Storm in the Cockpit: Tales of Conflict and Clashes

By Danger Club


We’ve said it before, and we’ll say it again – the flight deck is a weird little world to work in. We lock ourselves into our button-filled booth, with one other person, and sit there for hours on end, putting ourselves through no end of challenging things.

I am talking things like fatigue, boredom, stress and, yep, dealing with people.

You’re one, I’m one, they’re one (if they’re not then you’ve got an even bigger problem). Point is, we’re all people, people can be challenging. and dealing with those challenges is a big part of our jobs. But we rarely talk about it. At least not in a very human way.

Well that stops now!

We want to talk about human stuff. The good, the bad and the ugly stuff that makes us human, and often ‘not such ok’ humans from time to time.

We wrote a little book.

It’s just 3 stories. Tales of things that happened to pilots (to us!) where there was a storm brewing, a conflict growing, a nugget of irritation and anger flowering.

You can download the PDF here.

We want pilots (people) to share these stories, because these are the experiences we can all learn from, think about, probably have happen to us.

So, if you have a story, share it – please – we will even add it in (anonymously if you prefer). Send it to

A normal day at work, as a pilot, is often anything but normal.

Just think about it for a moment – everything you do is monitored, you are strapped into a little box and expected to work away for hours on end, doing things where one little error can easily escalate, where one small slip can slide you into a catastrophe. And you can’t step out if you feel off.

You can’t even step out to have a simple bathroom break with having to prioritise it, and awkwardly announce it to the other person.

The airplane “office” is a strange spot to work in at the best of times, and then we add in a whole load of challenges that make living up to the ‘ok pilot’ standards even more difficult.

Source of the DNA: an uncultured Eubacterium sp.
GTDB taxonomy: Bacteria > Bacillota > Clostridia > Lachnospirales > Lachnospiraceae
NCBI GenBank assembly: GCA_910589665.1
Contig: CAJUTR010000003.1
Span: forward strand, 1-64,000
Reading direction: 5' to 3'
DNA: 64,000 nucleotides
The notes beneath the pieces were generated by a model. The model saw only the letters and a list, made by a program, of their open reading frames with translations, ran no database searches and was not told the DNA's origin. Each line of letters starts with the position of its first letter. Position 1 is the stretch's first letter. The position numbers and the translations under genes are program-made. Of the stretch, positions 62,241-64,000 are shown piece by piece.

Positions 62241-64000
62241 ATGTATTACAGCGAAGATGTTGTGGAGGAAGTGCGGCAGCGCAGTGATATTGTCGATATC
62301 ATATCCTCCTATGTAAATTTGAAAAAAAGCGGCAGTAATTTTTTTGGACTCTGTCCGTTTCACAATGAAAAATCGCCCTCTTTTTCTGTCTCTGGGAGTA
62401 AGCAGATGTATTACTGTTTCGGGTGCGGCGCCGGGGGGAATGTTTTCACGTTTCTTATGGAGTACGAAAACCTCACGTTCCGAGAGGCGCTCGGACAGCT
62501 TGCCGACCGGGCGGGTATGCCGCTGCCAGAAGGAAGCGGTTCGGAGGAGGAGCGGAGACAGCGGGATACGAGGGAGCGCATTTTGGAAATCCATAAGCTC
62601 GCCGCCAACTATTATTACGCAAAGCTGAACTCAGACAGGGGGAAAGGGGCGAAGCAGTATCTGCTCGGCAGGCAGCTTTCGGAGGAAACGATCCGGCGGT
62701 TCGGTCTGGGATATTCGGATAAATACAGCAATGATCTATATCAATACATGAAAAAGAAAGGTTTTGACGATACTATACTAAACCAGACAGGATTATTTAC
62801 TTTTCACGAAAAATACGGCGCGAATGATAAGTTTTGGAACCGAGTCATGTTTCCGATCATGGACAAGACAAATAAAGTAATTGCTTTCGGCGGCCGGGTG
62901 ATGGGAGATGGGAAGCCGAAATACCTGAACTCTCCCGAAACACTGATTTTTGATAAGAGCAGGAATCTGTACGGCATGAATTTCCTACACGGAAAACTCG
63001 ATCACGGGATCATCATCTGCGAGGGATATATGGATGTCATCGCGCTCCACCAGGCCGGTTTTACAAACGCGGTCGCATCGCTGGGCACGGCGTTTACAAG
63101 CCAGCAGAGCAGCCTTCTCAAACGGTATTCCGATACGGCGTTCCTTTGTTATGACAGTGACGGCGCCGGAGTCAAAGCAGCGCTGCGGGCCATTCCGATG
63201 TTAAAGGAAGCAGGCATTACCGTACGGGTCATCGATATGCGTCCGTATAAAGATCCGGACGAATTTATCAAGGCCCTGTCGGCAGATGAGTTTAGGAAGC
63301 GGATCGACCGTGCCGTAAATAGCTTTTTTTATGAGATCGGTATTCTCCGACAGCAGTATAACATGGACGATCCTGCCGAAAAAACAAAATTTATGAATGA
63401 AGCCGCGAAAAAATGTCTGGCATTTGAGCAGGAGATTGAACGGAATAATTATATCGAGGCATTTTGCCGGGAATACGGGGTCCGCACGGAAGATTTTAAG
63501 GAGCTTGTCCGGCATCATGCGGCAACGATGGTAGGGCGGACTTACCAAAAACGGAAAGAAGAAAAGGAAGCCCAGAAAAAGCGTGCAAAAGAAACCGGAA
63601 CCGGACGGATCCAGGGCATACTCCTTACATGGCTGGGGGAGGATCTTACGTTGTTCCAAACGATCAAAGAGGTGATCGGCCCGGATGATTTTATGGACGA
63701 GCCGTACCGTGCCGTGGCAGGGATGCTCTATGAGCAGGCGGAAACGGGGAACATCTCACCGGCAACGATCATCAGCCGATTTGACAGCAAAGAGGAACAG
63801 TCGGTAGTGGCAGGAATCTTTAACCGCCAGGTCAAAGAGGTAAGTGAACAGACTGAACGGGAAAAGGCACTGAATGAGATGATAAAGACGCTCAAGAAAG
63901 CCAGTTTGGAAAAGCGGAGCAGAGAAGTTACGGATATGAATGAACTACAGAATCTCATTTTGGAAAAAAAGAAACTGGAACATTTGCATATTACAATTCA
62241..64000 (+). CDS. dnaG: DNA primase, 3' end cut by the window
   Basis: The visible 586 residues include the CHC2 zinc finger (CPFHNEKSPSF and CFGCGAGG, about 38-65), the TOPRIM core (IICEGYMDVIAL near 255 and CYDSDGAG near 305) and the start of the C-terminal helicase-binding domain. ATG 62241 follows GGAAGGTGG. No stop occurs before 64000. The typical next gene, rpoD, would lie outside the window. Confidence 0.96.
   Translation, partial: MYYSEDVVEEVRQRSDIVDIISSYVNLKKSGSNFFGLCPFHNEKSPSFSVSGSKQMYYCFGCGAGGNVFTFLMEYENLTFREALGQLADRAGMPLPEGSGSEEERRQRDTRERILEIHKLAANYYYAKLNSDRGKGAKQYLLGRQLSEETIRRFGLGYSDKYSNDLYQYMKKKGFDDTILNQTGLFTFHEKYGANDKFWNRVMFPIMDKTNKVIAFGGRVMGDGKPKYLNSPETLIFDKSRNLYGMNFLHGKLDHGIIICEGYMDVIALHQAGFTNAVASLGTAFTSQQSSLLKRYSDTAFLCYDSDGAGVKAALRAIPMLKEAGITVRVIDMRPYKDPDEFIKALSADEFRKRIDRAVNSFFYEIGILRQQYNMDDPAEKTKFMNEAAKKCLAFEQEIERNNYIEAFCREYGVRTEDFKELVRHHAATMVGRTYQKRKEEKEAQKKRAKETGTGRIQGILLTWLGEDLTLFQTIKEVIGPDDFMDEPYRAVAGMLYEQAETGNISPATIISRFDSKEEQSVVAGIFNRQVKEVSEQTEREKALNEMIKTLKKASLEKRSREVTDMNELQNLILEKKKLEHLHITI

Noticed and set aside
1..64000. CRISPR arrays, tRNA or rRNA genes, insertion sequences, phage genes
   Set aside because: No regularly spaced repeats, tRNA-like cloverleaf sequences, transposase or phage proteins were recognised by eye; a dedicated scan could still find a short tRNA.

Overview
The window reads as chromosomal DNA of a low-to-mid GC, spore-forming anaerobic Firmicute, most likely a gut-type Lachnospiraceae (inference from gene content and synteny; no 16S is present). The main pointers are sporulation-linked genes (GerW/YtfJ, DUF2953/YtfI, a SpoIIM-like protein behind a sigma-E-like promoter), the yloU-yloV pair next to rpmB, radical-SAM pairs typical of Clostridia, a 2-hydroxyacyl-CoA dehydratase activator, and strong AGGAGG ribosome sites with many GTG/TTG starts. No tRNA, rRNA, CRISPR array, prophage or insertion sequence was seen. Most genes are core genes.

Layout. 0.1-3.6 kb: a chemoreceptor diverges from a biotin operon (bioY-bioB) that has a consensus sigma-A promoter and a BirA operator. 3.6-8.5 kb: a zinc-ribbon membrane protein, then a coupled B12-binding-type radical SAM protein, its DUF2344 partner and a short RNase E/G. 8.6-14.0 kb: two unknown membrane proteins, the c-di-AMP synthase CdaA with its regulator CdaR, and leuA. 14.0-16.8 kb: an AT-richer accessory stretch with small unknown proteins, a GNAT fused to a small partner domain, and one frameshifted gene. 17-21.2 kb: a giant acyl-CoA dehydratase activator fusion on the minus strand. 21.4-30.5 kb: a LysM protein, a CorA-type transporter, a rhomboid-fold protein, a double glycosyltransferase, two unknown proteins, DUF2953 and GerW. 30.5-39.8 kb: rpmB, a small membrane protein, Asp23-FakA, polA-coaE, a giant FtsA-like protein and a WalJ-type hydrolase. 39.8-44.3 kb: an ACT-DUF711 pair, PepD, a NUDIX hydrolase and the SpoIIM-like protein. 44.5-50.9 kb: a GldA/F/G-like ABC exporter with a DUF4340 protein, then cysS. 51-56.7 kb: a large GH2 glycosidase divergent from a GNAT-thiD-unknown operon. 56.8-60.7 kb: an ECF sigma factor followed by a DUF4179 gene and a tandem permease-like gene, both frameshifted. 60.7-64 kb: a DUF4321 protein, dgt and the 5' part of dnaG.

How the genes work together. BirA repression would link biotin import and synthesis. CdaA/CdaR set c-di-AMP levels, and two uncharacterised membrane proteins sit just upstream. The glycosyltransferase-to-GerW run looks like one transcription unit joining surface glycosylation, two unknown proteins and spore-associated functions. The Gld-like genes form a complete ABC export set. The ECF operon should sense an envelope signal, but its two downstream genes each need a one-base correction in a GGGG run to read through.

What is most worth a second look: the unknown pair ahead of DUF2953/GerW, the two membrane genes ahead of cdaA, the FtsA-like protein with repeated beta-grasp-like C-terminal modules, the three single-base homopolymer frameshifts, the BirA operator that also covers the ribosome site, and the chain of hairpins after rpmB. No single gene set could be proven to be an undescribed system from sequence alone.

What are we talking about?

All the things that make our little, puppy brains act even more strangely:

Fatigue – flying at crazy hours of the day and night, across timezones, and expecting our brains to go “yeah, ok, I’m good with this! I don’t need sleep.”

Boredom –  yeah, I’ve said it. Sitting in the cruise in the middle of the night, monitoring monitoring monitoring can get tedious, and a bored brain can be a bad (or at least not as good as usual) brain.

Stress – The pilot job can be a tricky one. Things happen. Often they are things we don’t like having happen, but we’re the only two up there in that cockpit who can sort it.

Random pressure – it’s all over the shop. At home, from the company, from the passengers, from inside your own little brain.

And of course… People – The behaviour, attitude, values, ideas, smell, sounds, way they put a glove on to fly all impacts how we act too.

Whether it’s a ‘Stranger Danger’ (working with someone you don’t know at all, and maybe are struggling to find any common ground with) to the ‘Friendly Foe’ (flying with the same person you always fly with, who you know really, really well…), and all the others in between. They all have their challenges. People do weird stuff from time to time, but we never talk about how to deal with it.

Not really.